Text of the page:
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College Planning Q&A: 'Gifting' UTMA Assets

Also, answers about forced distributions, grandparent-parent transfers, and foreign ownership.

Susan T. Bart, 04/25/2008

College-savings expert Susan Bart answers advisors' questions on 529 plans and other education-planning matters. E-mail your questions to advisorquest@morningstar.com.

Question: Since parental assets are generally assessed only at a rate of 5.6%, compared with 35% for student-owned assets, should a parent have the student "gift" assets out of a UTMA account back to the parent before going to college?

Susan: I would not recommend such a strategy. If the beneficiary of the UTMA account is an adult (age 18 in most states) but has not yet reached the statutory age at which the UTMA account must be distributed to the beneficiary (generally age 21) the custodian is only authorized to make distributions to the beneficiary for the use and the benefit of the beneficiary. I believe that one has to stretch too far to argue that a distribution to the beneficiary for the purpose of permitting the beneficiary to make a gift is for the "use and benefit" of the beneficiary. Further, if a distribution was made to the beneficiary and the beneficiary made a gift of the assets to the parent, the normal gift tax rules would apply to the beneficiary. If the beneficiary's gifts in any year to either parent exceeded $12,000, the gift tax annual exclusion amount, the beneficiary would be making a taxable gift and would be required to file a gift tax return and report such gifts.

A better strategy might be to have the custodian invest the UTMA assets in a custodial 529 account. Because section 529 accounts for dependent students are generally treated as owned by the parent for financial aid purposes, one could then make such an argument without arguably violating the terms of the Uniform Transfers to Minors Act.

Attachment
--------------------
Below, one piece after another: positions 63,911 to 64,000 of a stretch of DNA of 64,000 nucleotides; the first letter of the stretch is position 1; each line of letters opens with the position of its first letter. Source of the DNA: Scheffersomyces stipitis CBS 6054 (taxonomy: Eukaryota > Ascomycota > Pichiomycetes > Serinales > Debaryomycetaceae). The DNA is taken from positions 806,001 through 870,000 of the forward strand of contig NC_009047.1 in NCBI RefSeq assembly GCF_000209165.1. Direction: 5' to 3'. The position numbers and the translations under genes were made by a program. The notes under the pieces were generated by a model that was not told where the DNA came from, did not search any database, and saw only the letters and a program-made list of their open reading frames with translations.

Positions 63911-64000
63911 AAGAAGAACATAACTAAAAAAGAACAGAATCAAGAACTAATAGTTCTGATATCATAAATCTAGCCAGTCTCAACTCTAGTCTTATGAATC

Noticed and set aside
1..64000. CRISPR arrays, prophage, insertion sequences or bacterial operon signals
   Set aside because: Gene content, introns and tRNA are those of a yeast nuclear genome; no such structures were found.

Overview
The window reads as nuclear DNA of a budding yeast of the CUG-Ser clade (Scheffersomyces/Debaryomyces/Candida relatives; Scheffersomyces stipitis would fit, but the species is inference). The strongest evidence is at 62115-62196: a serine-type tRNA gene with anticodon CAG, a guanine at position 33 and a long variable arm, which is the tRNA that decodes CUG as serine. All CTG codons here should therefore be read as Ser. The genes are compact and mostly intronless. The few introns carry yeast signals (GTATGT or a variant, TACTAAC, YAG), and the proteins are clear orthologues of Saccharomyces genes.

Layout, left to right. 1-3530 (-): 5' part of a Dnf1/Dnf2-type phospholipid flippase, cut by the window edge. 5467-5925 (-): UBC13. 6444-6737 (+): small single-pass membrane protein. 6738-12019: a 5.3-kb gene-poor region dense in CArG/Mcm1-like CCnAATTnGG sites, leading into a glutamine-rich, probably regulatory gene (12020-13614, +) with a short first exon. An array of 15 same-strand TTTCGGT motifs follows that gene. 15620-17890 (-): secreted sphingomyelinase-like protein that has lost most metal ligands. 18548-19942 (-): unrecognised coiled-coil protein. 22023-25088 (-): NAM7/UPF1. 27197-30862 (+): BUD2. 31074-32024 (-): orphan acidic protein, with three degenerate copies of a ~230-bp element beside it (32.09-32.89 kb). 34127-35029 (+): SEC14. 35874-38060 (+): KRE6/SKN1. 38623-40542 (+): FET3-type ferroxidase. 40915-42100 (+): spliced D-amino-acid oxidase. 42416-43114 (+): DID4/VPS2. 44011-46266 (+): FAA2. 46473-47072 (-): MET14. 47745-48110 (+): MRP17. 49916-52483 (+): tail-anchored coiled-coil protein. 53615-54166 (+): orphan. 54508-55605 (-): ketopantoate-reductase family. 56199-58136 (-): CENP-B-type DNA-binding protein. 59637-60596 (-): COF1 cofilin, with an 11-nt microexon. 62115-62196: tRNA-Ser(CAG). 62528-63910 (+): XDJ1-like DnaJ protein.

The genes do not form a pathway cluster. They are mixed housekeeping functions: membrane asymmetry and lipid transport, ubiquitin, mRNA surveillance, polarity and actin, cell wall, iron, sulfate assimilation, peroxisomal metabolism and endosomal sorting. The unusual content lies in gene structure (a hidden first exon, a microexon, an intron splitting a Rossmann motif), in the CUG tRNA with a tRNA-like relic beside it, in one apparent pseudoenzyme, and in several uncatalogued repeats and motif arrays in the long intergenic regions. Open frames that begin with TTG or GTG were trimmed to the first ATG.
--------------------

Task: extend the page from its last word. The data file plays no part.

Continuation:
Q: My father holds a 529 account in Virginia with several thousand dollars in it that was set aside for my tuition costs. After my parents divorced two years ago, my father has refused to release any money to me to pay for college, although my mother (who supports me now) and I have made clear to him on several occasions that we are in dire need of that money and my mother cannot fully support me. Is there any way we can legally force him to release the money to pay for my tuition before I graduate? After I graduate?

Susan: There is nothing in Code section 529 that would give you any right to force your father, who presumably is the account owner of the 529 account, to make distributions from the 529 account to you for your education. Account owners under Code section 529 do not appear to owe any fiduciary duties to the beneficiary. However, divorce courts sometimes retain jurisdiction to be able to make orders regarding the payment of college education costs for the children of the marriage. Your mother might consult with her divorce attorney to see if it might be possible to get a court order directing your father to pay for a portion of your college education.

Q: I am the account owner of 529 plans for my grandchildren. As they get closer to college age, I can see advantages if one of their parents is the account owner, including much less need for me to be involved. Is there any tax consequence if I were to transfer the ownership to a parent?

Susan: Currently, under section 529 there is no immediate tax consequence to changing to a non-abusive change of account owner. However, the recently issued Advance Notice of Proposed Rulemaking on section 529 suggests that there may be a risk of adverse tax consequences in the future if you transfer ownership of the account. In the Advance Notice the IRS proposes that if an account owner distributes the 529 assets to himself or herself, the account owner will pay income taxes on the entire amount in the account except to the extent that the account owner can prove that he or she was the contributor of funds in the account. In contrast, if you, the original contributor of the funds, were still the account owner and directed a distribution to yourself, you would only be subject to income tax on the earnings portion of the account. This becomes an issue only to the extent that the funds are not distributed to the beneficiary for qualified higher education expenses. However, if there are funds left over after the beneficiary has completed the beneficiary's higher education, the income tax consequences of having an account owner who is not the original contributor could be substantial.

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